As part of its new long-term partnership with the NFL, Jay-Z’s entertainment company, Roc Nation, has launched an apparel line and a music project that will support programs under the league’s social justice initiative called Inspire Change. But given the NFL’s recent history on the issue, many people are skeptical of the move.
Many high-profile commentators criticized the initiative as hypocritical, accusing the league of blackballing Colin Kaepernick for leading peaceful protests against social justice issues by kneeling during the national anthem at NFL games in 2016.
That same year, Kaepernick’s organization Know Your Rights Camp began hosting camps for young people and teaching communities about their legal rights in police encounters. In January 2018, the activist announced he completed his pledge of donating $1 million to organizations helping underserved communities.
He has remained unsigned by an NFL team since he became a free agent after the 2016 season.
Roc Nation said proceeds from the Inspire Change apparel line will support organizations that are focused on the league’s efforts to address social justice issues, such as education and economic empowerment, police and community relations, and criminal justice reform, according to a press release.
Similarly, as part of the related music initiative called Songs of the Season, select artists will create music that will be used in NFL promotions. The songs will “debut during an in-game broadcast and will be simultaneously released to all digital streaming platforms worldwide.” All proceeds from the songs will go toward Inspire Change.
Carolina Panthers safety Eric Reid, who was the first NFL player to kneel in protest alongside Kaepernick, has been a vocal critic of Roc Nation’s partnership with the league.
He mocked the new initiative in a Twitter post on Friday.
″‘Let’s diffuse the uprising of Black voices demanding justice with concerts to “inspire change” that have nothing at all to do with real “action,”’” he wrote. ”‘It’s cool because our token black guy set up the concert.’”
“Let’s diffuse the uprising of Black voices demanding justice with concerts to “inspire change” that have nothing at all to do with real “action”. It’s cool because our token black guy set up the concert”— Eric Reid (@E_Reid35) August 30, 2019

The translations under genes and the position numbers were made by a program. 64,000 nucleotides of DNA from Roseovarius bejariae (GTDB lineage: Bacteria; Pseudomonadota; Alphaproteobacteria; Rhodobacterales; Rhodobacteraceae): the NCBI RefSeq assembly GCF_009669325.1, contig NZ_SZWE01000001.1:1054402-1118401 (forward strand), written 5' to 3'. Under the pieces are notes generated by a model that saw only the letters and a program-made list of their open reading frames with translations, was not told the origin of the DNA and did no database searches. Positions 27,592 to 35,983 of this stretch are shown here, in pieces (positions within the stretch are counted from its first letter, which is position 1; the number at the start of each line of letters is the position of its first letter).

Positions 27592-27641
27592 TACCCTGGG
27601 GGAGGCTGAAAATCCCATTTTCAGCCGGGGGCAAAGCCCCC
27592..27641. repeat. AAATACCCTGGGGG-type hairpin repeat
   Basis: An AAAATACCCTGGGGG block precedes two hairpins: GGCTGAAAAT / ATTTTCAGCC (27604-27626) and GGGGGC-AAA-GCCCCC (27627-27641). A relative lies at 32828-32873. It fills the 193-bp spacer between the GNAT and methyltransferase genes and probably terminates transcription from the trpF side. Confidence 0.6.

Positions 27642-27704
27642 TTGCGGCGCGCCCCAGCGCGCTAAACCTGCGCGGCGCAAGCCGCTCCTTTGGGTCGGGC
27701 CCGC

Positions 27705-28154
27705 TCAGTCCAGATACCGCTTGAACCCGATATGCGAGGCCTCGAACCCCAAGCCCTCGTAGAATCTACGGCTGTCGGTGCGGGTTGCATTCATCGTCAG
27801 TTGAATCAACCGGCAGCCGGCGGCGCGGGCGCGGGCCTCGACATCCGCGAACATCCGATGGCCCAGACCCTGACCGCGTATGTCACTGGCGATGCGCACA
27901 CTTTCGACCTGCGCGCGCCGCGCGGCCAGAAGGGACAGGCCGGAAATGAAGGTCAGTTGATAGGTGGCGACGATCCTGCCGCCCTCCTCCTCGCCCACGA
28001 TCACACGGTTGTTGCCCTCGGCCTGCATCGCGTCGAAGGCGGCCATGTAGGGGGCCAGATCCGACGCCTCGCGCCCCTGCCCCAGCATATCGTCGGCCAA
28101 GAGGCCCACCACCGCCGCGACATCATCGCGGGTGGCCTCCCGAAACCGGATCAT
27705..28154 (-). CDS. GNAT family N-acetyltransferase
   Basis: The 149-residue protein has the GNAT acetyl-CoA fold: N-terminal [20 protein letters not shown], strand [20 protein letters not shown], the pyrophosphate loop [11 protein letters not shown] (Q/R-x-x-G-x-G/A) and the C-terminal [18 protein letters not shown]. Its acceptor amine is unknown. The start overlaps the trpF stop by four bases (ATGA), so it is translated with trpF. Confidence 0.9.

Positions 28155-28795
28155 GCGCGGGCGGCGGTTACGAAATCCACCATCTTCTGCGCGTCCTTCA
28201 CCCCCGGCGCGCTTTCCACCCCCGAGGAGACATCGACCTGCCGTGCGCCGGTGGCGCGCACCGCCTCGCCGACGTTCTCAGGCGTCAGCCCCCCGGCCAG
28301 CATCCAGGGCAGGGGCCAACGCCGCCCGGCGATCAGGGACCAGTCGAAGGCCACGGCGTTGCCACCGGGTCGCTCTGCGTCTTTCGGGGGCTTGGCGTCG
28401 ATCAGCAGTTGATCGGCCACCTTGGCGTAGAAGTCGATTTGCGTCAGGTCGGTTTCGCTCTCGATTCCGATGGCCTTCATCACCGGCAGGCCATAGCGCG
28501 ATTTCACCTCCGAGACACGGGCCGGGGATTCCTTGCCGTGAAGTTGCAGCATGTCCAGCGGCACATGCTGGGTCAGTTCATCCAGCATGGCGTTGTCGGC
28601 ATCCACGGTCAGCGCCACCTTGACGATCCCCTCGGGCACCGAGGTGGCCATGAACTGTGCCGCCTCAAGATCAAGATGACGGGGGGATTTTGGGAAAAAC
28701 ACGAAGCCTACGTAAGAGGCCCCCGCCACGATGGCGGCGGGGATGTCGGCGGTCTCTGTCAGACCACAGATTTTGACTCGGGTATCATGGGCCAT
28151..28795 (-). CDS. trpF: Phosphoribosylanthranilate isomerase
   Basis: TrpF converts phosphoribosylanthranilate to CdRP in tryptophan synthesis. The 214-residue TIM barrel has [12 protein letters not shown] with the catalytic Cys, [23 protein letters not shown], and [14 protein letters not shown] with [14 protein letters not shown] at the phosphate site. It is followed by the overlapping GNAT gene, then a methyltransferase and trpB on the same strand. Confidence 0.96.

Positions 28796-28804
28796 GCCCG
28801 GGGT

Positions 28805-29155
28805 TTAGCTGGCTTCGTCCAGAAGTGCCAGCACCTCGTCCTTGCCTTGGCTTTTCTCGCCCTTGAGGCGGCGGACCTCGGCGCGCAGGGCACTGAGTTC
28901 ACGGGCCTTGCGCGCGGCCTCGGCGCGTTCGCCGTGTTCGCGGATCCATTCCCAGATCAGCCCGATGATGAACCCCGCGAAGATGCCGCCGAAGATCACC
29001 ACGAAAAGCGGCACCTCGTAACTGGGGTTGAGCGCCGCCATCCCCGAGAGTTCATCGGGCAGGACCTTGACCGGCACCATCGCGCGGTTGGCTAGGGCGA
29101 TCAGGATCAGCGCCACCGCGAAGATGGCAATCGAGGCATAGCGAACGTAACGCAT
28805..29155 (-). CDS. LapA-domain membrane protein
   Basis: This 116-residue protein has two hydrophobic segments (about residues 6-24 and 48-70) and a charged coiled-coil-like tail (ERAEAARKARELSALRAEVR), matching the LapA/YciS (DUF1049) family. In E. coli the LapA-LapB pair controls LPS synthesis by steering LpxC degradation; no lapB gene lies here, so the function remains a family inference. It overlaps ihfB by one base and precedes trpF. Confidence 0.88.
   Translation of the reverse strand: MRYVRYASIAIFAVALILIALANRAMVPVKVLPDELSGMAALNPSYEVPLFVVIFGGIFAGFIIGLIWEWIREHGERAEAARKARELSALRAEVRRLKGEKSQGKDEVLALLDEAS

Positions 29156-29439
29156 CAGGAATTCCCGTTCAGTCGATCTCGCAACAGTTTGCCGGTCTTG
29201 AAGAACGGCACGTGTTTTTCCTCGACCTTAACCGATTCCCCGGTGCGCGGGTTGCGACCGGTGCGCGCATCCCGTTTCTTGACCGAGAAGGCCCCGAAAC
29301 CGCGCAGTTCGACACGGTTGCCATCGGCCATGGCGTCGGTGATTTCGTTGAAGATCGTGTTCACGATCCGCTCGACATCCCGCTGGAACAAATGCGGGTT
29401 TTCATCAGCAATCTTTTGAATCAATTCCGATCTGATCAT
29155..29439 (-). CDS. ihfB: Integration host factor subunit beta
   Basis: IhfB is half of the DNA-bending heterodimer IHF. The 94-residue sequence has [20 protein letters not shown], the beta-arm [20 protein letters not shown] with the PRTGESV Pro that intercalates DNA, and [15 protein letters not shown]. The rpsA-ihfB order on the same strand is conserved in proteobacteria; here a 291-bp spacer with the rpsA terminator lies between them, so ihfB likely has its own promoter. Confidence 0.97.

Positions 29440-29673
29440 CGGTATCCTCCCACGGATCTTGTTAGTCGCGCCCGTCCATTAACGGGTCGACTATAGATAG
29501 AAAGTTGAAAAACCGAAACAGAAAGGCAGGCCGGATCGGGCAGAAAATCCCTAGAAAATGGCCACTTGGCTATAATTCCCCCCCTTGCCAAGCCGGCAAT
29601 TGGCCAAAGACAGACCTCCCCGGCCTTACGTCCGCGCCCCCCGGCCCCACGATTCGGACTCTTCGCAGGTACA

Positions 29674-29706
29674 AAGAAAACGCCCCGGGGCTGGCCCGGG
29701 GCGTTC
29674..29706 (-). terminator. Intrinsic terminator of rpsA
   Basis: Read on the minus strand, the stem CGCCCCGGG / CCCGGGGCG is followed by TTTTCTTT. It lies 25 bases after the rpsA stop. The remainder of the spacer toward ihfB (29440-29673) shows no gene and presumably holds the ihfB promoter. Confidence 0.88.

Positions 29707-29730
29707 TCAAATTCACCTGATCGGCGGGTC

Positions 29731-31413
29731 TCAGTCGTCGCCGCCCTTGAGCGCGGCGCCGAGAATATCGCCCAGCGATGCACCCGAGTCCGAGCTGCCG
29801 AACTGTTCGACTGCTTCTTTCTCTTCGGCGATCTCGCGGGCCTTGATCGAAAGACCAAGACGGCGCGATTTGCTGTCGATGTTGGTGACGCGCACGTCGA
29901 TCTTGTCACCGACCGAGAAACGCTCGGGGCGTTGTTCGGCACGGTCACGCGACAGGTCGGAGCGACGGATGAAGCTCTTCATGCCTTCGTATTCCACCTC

Kaepernick shared on Twitter Friday a highlighted paragraph from Robert L. Allen’s 1969 book “Black Awakening in Capitalist America” that discusses the role of capitalism in the oppression of Black communities.
″Reading always gives me clarity,” Kaepernick wrote.
He then shared the following quote from the book: “What [they] seek is not an end to oppression, but the transfer of the oppressive apparatus into their own hands.”
Reading always gives me clarity.— Colin Kaepernick (@Kaepernick7) August 30, 2019
“What [they] seek is not an end to oppression, but the transfer of the oppressive apparatus into their own hands. “
Robert L. Allen, Black Awakening in Capitalist America (1969) pic.twitter.com/Yztn8pAnUi
Artists Meek Mill, Rhapsody and Meghan Trainor have been announced as the “first Inspire Change advocates of the 2019 NFL season,” Roc Nation stated. They will perform a free concert in Chicago’s Grant Park ahead of the NFL’s kickoff game featuring the Chicago Bears against the Green Bay Packers on Sept. 5.
Other Twitter users joined Reid in criticizing the recent announcement:
Peak NFL is blackballing someone for speaking up for racial injustice and then turning that shit into a t-shirt. Whew chile, the ghetto.— Jemele Hill (@jemelehill) August 30, 2019
How do we stop racism, systematic oppression, and police brutality?Jay-Z and the NFL: Let’s sell t-shirts and throw concerts. That’ll really shake up the system.— Chris Williamson (@CWilliamson44) August 30, 2019
Jay-Z and the NFL are partnering to profit off of “social justice” clothing.— L E F T, PhD (@LeftSentThis) August 30, 2019
I remember when Kaepernick donated his sneaker collection to homeless folks all over the Bay Area. I remember when he donated suits to former prisoners at Rikers, so they had clothes for job interviews. pic.twitter.com/TnoVWVIHIS
The NFL is now profiting off of what Colin Kaepernick started while simultaneously blackballing him. https://t.co/ma7xOml9B3— Steven Ruiz (@theStevenRuiz) August 30, 2019
The “Inspire Change” tagline is telling. Jay-Z and the @NFL—with all of its power and billions of dollars—don’t seem to want to actually create any social change themselves. They just want to take the cause Kaepernick and others kneeled to illuminate, ban him, and profit. https://t.co/KRUDpPKbYe— Jamil Smith (@JamilSmith) August 30, 2019
I keep reading the NFL and Jay-Z announcement about their plans for Initiate Change but I struggle to interpret it as anything other than making a soundtrack and selling clothes to fix social injustice. That can’t be right, can it? I wanna be wrong, because that plan is weird.— Dugar, Michael-Shawn (@MikeDugar) August 30, 2019